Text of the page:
Some Nikons (F6, F5, F3P, F3HP, F2ASx4, F2A, F2 and a D800), with Ai/Ais Nikkors ranging from 15mm to 600mm; Leicas (M6X2), with Leitz glass from 28 to 90mm and a pair of Hasselblads (500c/ms), with Zeiss glass from 50 to 250mm. A bit of stuff for a no-longer practicing professional, but justifiable for a now-converted hobbyist who absolutely loves taking/making pictures.
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The f4 and system is great for anything dealing with more action and/or lower light than medium format is good for; things I mostly use the DSLR for. Back in the 90's I used one to shoot mucho sports, groups, concerts, events, weddings, etc...
It doesn't get as much use for me at the moment since I do small format digital, mf/lf film. but that's me.
for what it's worth, here is what I do:
MF whenever possible for almost everything. (Camera, 3 lenses, 2 backs). For me the image quality is the big deciding factor and I am willing to schlep a heavy bag and tripod around as a result.
When it is not possible to be carrying such a large camera system I will use my 35mm SLR (also 3 lenses). This includes on tour when travelling by plane, or out anytime I can't carry much gear. Also I opt for the 35mm most times I am taking candid pictures of people or need to take pictures handheld and or quickly. 35mm I also use for short exposure low light situations (F1.4 vs F3.5 makes a difference).
If I find myself in a situation where I can't really carry anything except in my pocket, or I want to be super discreet, I use a compact fixed lens rangefinder. It has a good quality 40mm F1.7 lens so is pretty versatile for a fixed lens.
In practical terms this means that even though I will always try and shoot MF, I also end up with tons of great pictures from my 35mm cameras. The image quality is not the same, but if a picture is good, it will be good no matter what camera was used, and sometimes 35mm allows me to take those good pictures where my RB67 would not have been able to.
Really? Is this true?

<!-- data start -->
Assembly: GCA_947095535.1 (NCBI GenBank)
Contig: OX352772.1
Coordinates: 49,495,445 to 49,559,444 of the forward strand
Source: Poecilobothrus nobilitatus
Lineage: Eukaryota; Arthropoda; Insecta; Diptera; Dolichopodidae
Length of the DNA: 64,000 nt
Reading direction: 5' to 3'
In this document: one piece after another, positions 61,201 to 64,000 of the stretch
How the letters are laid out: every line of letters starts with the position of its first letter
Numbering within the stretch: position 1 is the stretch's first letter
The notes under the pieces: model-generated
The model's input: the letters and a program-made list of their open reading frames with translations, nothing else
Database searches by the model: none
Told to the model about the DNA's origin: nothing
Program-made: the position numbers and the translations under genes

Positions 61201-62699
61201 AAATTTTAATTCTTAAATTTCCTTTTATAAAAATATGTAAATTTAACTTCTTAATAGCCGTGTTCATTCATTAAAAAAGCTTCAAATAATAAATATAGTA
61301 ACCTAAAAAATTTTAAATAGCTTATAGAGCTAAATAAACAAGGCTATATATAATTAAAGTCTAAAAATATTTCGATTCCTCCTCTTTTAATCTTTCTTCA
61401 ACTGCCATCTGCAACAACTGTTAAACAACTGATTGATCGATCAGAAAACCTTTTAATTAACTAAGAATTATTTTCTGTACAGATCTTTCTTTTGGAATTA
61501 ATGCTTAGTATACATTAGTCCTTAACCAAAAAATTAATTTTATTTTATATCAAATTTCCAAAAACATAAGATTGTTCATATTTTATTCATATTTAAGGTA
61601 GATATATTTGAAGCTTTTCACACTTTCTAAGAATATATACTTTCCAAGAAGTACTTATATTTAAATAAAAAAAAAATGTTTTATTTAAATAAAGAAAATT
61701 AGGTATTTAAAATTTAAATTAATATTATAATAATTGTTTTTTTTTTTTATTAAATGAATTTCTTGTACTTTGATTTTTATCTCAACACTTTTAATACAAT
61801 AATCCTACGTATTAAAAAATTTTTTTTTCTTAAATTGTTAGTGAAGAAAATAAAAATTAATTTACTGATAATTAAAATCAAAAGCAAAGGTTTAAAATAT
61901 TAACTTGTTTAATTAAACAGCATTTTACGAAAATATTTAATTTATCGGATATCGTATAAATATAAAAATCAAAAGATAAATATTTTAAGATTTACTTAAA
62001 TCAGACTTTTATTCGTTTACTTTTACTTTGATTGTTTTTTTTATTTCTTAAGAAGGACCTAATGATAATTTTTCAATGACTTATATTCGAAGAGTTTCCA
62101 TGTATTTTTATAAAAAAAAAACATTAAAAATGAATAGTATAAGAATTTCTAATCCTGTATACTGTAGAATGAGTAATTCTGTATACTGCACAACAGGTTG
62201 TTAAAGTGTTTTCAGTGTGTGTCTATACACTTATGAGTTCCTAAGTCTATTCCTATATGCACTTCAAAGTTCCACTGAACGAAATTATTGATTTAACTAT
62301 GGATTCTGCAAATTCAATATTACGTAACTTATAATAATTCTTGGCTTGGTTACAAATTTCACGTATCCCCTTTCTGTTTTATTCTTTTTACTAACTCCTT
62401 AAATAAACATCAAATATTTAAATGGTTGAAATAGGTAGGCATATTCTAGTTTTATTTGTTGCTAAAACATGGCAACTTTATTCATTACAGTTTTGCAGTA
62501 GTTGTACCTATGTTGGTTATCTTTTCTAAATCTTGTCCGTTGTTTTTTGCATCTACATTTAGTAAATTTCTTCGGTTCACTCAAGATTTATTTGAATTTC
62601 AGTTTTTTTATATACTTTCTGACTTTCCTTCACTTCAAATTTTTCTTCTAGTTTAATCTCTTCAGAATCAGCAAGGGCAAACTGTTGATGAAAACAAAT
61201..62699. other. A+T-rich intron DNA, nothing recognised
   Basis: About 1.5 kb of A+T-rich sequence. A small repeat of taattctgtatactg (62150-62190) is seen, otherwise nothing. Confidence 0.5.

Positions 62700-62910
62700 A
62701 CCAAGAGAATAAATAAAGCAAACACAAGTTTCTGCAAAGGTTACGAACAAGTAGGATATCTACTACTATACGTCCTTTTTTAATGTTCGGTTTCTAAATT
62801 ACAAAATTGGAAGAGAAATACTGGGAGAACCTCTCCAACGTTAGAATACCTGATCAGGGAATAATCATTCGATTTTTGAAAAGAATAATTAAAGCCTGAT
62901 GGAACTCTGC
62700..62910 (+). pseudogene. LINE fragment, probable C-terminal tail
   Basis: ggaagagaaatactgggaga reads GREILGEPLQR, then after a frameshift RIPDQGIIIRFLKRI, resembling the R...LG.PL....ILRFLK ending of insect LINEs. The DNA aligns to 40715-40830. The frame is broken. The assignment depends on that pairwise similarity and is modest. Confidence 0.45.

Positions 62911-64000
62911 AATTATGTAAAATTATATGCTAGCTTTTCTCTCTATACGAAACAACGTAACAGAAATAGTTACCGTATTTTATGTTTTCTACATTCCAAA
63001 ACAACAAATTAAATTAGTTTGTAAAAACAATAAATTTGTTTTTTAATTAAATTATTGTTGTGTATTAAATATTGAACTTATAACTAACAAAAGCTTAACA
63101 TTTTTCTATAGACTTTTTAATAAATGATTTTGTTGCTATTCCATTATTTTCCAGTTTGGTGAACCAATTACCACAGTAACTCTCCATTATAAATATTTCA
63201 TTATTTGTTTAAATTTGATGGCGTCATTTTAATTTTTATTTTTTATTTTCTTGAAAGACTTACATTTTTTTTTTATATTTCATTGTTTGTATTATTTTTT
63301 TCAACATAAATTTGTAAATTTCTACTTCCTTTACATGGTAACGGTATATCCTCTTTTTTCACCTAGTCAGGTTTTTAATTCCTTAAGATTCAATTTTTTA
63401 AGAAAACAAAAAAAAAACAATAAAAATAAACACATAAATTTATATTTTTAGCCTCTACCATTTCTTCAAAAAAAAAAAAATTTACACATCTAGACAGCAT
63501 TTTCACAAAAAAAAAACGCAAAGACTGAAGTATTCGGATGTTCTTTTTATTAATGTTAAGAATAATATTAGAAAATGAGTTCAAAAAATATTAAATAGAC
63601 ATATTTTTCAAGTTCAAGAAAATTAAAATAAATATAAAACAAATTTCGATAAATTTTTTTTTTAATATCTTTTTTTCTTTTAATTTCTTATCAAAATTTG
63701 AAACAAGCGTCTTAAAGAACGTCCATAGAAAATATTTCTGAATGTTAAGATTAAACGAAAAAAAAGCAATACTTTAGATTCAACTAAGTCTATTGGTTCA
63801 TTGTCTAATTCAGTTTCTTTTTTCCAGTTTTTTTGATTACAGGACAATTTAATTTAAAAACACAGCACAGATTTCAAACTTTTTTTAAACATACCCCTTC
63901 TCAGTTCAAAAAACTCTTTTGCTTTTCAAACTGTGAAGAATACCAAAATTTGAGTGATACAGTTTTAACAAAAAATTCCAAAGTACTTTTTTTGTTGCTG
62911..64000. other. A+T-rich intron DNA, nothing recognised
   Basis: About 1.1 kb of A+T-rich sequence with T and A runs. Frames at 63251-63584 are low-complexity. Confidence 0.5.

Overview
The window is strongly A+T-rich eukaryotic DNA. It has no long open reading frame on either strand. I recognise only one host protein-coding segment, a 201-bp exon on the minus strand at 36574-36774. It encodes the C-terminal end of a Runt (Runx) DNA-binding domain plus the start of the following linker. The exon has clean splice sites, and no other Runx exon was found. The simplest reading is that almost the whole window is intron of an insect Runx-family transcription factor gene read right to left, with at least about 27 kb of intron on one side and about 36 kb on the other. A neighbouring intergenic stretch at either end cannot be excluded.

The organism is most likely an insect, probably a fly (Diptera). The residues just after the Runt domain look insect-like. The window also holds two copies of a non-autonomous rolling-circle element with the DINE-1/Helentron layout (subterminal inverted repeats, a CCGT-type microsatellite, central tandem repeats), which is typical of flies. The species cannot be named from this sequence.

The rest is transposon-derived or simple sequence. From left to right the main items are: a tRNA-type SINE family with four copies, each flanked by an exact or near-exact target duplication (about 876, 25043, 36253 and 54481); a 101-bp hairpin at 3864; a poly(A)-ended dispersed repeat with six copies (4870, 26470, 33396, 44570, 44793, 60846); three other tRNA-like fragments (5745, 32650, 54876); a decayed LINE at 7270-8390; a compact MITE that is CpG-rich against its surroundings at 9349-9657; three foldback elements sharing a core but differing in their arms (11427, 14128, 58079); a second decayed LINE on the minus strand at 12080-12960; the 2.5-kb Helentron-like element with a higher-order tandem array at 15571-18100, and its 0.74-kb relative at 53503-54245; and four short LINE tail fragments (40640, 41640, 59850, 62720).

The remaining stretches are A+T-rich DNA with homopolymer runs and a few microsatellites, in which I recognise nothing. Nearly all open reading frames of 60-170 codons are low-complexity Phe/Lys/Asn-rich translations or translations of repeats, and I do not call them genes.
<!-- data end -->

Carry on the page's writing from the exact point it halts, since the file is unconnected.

Originally Posted by ToddB
By this statement, I assume you mean, “most of us who participate in the APUG Medium Format Camera forum use medium format cameras.”
Originally Posted by ToddB
When I shoot film, I have definite format preferences.
Originally Posted by ToddB
Close-ups – usually small format or medium format; rarely large format
Macro – small format is my only choice because I do not have macro equipment in any other format
Portraits – medium format is my first choice; small format is my second; never used large format because equipment and film cost was prohibitive for me
Black & White Images – medium format or large format because I have never been satisfied with small format B&W images
Sports/Action – usually small format; for night or indoor events I prefer medium format if I need to sync a flash at shutter speeds faster than my small format camera will sync
Architecture – large format if I need image detail, perspective control, and depth-of-field control; medium format if I only need image detail; small format if only need an image
Travel – small format first choice due to size and weight constraints; medium format second choice if landscapes and scenic shots are the primary subjects
Candid – small format rangefinder first choice due to small size and quiet operation; small format SLR second choice; second choice is medium format TLR for its quiet operation and waist-level viewfinder
Hand-Held Available Light – small format camera with fast lens is my only choice